This Is Not a Manifesto

Back in February, Poetry ran a series of “manifestos” in honor of the centenary of Marinetti and his friends issuing the manifesto that launched Italian Futurism. The preview email from Poetry seemed to think these were a pretty hot commodity. That several of the manifesters (if that’s the right word) read their pronouncements at New York’s Museum of Modern Art on a doubtless rather snazzy afternoon reinforced the impression that the “manifestos” might be worth a look. If nothing else, the likes of something called the “Hate Socialist Collective” rubbing shoulders with langpo impresario Charles Bernstein and formalists A. E. Stallings and Joshua Mehigan offered, at least, the possibility of a good brawl, and I, like many poets of American extraction, enjoy a good bout of blood sport on the slopes of Parnassus.

But no such luck. The promised “controversy” simply failed to materialize. The junior faculty members of the Hate Socialist Collective demonstrated that they had, at least, mastered the art of breaking wind at the dinner table, a needful skill to be sure, but nothing they said hadn’t been said in a more provocative and interesting way by someone from France at least thirty years previously. Alicia Stallings’s contribution concerning rhyme was predictably witty and wise… and might have raised a few eyebrows in the early 1980s. And I could go on, but perhaps shouldn’t. I wasn’t provoked, and, all told, the whole thing felt a bit as if the participants were playing at the art of provocation.

And then it hit me, and in a Vision, no less.

 

While perhaps it is unfashionable in this enlightened age, an Angel of the Lord descended unto me, flanked by all nine Muses and, strangely, the members of Mötley Crüe. (Still haven’t figured that last one out.) I was eating a sandwich and watching a re-run of Sanford and Son, if memory serves. Upon seeing the Angel and his retinue, I no doubt quaked as one does in such circumstances, but being unsure of the broad etiquette when faced with such a Divine Presence, I said, “’Sup?”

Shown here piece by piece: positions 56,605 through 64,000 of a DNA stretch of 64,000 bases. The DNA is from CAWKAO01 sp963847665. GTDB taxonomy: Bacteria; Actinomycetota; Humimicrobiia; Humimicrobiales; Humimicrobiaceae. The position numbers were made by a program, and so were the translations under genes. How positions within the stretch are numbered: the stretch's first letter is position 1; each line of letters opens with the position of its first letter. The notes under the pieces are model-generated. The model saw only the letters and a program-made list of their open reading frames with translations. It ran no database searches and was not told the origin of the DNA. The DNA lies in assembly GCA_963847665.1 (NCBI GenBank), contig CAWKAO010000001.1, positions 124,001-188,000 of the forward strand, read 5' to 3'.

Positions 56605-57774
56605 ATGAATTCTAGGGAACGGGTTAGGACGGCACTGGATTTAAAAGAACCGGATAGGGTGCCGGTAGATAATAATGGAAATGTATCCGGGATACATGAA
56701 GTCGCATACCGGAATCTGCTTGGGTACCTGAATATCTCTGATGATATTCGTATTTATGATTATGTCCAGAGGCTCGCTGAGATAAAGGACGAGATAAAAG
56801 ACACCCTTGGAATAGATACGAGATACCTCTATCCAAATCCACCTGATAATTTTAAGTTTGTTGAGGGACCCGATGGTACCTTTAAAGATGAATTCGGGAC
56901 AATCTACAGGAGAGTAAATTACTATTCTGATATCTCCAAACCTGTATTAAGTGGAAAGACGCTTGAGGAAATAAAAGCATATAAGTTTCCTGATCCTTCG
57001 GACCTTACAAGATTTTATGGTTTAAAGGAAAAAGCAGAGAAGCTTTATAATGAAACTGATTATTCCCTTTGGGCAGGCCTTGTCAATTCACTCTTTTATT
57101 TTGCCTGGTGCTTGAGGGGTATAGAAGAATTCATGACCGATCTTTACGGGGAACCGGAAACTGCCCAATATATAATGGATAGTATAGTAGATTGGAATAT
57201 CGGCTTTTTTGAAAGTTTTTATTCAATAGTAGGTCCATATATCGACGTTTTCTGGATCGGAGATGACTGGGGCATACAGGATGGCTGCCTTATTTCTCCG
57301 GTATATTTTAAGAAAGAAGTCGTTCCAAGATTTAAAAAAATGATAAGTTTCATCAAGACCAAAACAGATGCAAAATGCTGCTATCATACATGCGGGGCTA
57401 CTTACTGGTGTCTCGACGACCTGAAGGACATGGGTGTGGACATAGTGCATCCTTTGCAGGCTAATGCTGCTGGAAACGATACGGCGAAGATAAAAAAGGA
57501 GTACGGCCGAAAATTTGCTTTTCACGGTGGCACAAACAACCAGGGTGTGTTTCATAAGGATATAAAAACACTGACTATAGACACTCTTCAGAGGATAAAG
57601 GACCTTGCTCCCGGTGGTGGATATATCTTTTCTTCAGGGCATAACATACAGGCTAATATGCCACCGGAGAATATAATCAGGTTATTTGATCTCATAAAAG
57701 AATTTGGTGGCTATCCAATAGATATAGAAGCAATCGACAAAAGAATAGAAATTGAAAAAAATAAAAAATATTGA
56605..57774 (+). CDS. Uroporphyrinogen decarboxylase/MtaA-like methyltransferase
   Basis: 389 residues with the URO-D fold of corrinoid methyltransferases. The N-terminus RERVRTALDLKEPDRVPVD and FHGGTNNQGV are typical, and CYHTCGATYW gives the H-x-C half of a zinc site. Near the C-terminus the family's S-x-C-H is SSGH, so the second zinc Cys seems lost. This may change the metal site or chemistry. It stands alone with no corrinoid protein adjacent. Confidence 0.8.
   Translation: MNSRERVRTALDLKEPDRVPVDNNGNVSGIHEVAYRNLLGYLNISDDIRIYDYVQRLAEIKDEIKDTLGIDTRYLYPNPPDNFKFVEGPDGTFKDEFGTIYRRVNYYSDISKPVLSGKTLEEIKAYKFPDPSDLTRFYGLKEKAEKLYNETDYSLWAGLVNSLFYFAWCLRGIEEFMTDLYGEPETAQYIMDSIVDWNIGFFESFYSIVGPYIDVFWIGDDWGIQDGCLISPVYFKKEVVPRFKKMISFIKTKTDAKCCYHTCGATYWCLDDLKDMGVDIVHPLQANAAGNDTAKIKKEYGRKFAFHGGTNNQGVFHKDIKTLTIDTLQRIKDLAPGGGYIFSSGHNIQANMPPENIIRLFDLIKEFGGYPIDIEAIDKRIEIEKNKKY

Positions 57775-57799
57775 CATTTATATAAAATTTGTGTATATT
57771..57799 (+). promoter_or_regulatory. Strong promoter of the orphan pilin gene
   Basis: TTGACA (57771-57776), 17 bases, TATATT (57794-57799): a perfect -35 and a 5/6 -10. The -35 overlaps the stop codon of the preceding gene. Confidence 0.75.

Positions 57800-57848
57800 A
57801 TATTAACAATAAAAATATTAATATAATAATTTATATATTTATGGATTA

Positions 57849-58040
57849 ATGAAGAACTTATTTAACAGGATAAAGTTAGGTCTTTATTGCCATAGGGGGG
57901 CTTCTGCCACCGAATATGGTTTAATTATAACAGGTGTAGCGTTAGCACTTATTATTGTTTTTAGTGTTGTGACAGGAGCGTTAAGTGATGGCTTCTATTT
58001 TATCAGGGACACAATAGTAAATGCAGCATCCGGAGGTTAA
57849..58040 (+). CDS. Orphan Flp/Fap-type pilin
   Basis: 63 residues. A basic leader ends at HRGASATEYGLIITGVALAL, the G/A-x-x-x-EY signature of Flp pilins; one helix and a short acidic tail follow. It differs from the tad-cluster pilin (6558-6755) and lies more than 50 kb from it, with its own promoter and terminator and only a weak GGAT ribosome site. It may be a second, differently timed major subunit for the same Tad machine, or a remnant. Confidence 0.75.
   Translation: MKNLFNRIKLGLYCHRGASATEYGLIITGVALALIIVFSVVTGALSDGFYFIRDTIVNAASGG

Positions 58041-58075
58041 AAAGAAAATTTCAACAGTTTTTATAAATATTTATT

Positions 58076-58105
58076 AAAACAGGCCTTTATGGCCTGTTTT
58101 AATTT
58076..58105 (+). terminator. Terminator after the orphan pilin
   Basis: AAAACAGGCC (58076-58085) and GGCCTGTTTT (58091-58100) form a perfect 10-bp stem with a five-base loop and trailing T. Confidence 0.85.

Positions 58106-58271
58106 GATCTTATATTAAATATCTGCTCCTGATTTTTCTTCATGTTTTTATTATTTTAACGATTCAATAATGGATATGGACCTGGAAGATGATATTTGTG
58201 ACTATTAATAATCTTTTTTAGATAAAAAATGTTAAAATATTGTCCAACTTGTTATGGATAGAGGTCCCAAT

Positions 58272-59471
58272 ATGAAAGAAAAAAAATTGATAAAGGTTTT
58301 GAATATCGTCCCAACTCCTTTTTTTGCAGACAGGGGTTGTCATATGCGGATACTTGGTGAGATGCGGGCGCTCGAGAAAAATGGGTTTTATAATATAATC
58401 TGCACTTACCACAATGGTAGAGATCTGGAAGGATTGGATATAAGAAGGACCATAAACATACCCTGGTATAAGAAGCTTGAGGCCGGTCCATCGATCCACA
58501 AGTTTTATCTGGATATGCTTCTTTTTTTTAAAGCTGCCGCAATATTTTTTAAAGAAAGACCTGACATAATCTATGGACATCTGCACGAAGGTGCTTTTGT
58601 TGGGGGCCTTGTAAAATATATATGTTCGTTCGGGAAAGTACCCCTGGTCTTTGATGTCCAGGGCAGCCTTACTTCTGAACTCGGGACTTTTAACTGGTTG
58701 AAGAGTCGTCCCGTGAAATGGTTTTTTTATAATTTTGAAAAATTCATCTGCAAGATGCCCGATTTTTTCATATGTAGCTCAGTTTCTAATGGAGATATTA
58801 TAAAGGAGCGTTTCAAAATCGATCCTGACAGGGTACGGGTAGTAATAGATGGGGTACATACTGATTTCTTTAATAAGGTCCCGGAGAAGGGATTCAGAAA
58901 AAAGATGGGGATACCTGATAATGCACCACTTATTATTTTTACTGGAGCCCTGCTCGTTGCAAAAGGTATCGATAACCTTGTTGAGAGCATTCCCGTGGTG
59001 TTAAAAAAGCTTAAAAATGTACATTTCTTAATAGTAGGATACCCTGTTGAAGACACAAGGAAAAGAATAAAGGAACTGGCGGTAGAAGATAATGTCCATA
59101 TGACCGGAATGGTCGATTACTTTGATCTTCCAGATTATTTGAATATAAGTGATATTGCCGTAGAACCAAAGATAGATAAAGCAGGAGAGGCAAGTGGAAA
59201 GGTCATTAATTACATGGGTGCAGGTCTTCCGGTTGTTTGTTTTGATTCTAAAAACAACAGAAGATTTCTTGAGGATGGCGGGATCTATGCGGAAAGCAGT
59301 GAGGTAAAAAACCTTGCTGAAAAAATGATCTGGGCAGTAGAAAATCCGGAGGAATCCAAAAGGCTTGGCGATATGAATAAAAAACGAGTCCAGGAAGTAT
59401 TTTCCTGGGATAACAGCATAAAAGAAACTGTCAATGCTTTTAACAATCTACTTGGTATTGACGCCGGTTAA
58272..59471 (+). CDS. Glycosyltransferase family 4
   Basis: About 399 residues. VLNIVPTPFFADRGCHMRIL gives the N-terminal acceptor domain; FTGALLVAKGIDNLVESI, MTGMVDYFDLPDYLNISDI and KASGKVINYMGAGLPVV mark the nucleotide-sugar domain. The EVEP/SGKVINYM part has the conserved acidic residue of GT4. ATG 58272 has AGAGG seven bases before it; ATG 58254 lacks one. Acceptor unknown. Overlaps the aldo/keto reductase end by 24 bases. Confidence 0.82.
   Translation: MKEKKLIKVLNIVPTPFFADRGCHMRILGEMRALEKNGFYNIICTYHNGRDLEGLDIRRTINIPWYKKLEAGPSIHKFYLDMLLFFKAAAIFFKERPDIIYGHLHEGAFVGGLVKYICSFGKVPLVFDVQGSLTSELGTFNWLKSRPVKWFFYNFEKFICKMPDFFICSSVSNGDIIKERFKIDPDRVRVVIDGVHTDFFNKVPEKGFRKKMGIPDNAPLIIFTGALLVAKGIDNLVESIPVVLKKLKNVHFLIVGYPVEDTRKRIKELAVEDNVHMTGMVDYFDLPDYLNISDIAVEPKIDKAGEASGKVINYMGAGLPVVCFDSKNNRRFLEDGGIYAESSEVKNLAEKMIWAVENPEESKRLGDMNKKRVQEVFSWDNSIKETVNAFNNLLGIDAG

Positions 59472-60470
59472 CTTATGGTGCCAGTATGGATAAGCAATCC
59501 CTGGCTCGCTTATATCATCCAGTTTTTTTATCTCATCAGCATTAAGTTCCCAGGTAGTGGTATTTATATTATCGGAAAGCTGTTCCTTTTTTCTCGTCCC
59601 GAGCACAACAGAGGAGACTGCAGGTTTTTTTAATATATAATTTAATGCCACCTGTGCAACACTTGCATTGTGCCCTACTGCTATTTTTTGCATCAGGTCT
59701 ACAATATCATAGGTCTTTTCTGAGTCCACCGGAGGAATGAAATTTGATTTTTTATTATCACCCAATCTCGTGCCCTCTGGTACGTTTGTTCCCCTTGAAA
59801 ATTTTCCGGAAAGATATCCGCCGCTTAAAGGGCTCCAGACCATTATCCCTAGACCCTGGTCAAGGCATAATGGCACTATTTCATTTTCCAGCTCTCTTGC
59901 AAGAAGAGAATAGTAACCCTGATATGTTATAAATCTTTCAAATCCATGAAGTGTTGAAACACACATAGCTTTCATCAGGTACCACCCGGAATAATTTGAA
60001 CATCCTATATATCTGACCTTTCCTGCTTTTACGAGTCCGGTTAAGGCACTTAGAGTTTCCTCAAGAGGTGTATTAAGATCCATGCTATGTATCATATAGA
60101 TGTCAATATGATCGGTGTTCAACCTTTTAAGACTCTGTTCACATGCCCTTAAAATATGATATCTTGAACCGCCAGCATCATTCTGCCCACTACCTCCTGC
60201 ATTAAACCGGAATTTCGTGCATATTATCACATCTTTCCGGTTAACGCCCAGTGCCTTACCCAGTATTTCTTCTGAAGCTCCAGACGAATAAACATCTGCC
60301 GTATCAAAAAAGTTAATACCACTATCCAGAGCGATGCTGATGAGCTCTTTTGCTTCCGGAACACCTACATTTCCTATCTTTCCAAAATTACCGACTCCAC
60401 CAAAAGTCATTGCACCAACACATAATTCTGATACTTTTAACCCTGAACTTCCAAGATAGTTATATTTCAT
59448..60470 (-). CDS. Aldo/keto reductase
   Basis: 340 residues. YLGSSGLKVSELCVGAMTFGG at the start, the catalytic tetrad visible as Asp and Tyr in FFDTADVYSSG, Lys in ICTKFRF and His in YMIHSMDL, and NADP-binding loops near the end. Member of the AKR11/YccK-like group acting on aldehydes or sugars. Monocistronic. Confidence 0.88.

The Angel leaned in close, about a foot too close for comfort when one is a heterosexual male and the Angel is, even with the angel-ness factored in, a dude in a shiny white robe, and he said, “There is no Revolution”

And the Muses echoed, “Yea verily.”

Awestruck and trembling, I replied, “Revolution in regards to what, exactly?”

“Poetry, you idiot,” said the Angel. “And no Counterrevolution, either.”

“Poetry? I hate that faggot crap!” said Mötley Crüe skinsman and legendary wild man of rock Tommy Lee, but we all ignored him, because the outburst was a bit rich coming from a man in spandex trousers.

 

Naturally, I pondered what the Angel had said. We really haven’t had a new movement in poetry pop up in about thirty years—“flarf” shouldn’t count—and at the same time, American poetics have to a remarkable degree fossilized into what appear to be more or less permanent factions. There is plenty of good, exciting work coming from all sorts of quarters. Even if one sits through enough sessions of the dreariest open mike in New York City, one will eventually hear some of the good stuff. But the plenitude of schools of American poetry, each with its own rather strictly defined parameters and alliances, has meant that there are more ways to be a careerist placeholder than, perhaps, ever before. And one doesn’t so much get absorbed into the mainstream as represented by a member in the creative writing faculty some place or other. This is certainly true of New Formalism, now at least a quarter of a century old and the movement with which this journal (by default more than anything else) is frequently associated.

I have never been comfortable in the “Formalist” camp, for a variety of reasons. New Formalism, for all of its insistence that meter and rhyme and so forth are ideologically neutral, nonetheless tended to take on a distinctively conservative cast. And not only on the aesthetic level, but the political level as well. The web page of the now-defunct Formalist includes not only endorsements from prominent poets, but also from the likes of Lynne Cheney and right-wing commentator Michael Medved. And indeed, while the poetry in that magazine managed a contemporary diction, and some poems within its pages were quite good, the journal had more than its fair share of Greek goddesses in diaphanous robes, as well as an absolute ban on naughty words.